I don't know if I believe that LinkedIn itself is going to offer much in the way of assistance in this path, but there are definitely places where Microsoft can one-up the market leaders, and the acquisition helps them force their way back into the conversation.

You best not miss

The other thing that I think LinkedIn can add to a new and/or improved Microsoft CRM is in the data-gathering/data-cleanliness side of things. One of the chief struggles of anyone in sales or marketing is making sure that the information you're working with is as up-to-date and accurate as possible. Sales folks are only human, after all, and sometimes that information can get old.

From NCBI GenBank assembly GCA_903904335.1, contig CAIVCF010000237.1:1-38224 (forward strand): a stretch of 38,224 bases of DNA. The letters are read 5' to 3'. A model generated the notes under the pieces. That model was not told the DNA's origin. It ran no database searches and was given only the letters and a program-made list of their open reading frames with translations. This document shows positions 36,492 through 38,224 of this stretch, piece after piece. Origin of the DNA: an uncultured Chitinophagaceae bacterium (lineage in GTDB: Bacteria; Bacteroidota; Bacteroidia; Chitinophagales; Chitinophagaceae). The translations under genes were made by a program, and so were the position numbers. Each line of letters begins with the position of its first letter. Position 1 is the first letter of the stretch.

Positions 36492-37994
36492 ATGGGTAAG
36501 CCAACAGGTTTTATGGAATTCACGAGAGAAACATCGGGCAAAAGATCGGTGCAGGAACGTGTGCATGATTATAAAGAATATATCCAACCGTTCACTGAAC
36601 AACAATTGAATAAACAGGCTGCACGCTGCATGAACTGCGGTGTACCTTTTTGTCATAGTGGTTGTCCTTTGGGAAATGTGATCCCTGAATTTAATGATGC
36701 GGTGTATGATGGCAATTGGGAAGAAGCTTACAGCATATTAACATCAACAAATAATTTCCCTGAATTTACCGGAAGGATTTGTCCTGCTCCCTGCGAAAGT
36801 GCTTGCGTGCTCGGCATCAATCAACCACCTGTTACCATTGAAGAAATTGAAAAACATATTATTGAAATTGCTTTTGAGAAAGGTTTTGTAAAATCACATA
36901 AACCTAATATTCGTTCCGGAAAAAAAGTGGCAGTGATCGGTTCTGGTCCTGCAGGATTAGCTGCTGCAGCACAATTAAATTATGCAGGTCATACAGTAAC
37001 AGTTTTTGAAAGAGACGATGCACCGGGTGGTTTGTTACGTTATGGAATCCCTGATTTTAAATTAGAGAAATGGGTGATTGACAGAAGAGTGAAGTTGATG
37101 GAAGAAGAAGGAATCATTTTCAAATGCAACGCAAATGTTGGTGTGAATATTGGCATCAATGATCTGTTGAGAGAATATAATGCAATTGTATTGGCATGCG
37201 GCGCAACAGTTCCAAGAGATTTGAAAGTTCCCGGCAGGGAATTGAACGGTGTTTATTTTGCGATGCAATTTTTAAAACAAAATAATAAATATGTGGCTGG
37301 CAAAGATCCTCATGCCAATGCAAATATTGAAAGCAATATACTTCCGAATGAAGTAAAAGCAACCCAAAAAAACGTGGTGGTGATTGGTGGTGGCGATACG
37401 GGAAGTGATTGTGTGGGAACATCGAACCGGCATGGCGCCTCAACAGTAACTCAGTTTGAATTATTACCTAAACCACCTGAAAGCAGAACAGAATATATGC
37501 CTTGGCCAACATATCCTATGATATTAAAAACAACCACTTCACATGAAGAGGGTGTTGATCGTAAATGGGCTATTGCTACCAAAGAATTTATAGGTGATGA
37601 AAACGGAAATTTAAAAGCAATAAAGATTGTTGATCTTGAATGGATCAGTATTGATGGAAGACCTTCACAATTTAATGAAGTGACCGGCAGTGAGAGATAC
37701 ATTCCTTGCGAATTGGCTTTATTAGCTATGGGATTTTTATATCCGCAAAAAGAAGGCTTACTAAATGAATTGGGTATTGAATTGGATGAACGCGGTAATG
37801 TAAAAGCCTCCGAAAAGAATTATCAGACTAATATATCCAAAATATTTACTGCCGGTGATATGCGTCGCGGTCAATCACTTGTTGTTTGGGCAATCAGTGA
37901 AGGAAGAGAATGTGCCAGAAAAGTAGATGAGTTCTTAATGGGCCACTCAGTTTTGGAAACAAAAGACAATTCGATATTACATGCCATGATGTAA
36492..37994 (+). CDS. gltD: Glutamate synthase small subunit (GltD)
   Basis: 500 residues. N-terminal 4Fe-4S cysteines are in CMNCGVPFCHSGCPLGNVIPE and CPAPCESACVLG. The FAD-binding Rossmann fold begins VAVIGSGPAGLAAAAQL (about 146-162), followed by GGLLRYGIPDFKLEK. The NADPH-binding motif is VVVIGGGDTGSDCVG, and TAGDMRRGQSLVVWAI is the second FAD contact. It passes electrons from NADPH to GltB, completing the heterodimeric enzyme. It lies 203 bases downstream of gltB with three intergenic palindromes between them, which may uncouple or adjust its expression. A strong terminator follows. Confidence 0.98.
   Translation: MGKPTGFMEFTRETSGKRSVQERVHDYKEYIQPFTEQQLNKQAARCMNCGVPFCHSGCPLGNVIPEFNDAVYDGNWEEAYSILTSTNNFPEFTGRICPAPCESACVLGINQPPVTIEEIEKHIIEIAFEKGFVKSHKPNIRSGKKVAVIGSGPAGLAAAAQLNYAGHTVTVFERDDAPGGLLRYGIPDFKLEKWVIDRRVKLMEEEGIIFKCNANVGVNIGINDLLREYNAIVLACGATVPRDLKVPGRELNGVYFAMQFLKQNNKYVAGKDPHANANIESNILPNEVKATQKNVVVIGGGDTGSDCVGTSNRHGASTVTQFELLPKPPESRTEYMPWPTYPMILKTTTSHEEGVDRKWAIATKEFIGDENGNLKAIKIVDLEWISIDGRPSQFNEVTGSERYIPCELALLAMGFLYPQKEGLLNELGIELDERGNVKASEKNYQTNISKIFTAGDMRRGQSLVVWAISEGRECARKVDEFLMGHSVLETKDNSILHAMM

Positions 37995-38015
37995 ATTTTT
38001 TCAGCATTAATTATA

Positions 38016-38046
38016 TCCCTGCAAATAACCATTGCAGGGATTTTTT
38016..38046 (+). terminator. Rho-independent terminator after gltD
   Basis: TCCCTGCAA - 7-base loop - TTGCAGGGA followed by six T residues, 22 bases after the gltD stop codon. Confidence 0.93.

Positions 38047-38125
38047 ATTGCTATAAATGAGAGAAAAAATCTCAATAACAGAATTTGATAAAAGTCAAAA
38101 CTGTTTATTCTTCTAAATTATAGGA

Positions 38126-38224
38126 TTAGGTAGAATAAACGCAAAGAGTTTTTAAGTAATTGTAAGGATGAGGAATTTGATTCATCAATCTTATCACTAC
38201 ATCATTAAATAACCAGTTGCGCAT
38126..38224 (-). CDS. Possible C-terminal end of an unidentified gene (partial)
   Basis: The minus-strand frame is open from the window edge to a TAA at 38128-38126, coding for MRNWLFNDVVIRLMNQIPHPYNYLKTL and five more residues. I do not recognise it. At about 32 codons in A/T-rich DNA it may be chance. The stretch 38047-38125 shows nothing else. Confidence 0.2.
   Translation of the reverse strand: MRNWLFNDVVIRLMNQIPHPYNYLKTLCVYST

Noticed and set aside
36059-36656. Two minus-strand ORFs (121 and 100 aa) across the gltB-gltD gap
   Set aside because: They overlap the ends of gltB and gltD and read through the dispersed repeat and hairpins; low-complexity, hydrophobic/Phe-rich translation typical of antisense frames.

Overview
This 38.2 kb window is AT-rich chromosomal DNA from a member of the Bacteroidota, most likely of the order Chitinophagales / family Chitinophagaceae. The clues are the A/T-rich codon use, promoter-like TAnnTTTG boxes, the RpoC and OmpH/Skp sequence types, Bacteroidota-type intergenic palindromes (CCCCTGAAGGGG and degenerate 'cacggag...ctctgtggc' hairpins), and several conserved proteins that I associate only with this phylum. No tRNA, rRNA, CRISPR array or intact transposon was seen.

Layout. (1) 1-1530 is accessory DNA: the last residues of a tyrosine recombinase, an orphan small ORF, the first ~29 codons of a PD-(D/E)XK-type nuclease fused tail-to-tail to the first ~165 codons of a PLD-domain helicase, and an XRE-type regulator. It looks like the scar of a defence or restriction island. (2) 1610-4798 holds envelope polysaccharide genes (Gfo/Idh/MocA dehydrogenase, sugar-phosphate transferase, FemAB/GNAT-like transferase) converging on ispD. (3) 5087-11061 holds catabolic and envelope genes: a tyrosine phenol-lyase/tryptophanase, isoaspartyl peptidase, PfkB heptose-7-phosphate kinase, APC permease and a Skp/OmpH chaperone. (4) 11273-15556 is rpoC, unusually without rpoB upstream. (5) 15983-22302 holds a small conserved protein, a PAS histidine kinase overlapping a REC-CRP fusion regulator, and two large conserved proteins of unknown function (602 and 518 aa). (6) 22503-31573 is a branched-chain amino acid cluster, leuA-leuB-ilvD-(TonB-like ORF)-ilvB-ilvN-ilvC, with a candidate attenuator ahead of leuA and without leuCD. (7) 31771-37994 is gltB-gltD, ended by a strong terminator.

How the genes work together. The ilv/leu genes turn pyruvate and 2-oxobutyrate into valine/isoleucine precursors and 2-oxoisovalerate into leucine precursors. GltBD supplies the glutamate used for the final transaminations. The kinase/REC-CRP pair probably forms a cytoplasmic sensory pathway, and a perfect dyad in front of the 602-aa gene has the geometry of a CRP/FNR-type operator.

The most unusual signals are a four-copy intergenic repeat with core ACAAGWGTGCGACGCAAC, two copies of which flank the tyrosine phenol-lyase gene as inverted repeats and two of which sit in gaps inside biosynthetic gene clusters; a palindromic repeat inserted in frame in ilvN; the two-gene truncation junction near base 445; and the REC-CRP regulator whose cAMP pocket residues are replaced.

What LinkedIn can do (and Salesforce can't) is proactively offer new and corrected information to a sales team. If Jose Schmo recently updated his LinkedIn profile to reflect having left the company, a CRM with a strong LinkedIn base can tell Jose's owner that he's not there anymore. That will help keep the data clean, and help email deliverability by protecting against bouncebacks.

And what's more, a CRM with a heavy LinkedIn integration could put up a fight against the Discoverorg and ZoomInfo companies of the world — if you're frequently interacting with Kathryn, who has a given job title at a client, you may also want to be contacting Bethany, who has a similar job title at the same company. Make "new lead discovery through LinkedIn" a paid add-on and you've got a compelling CRRM solution: Customer Recruitment and Relationship Management.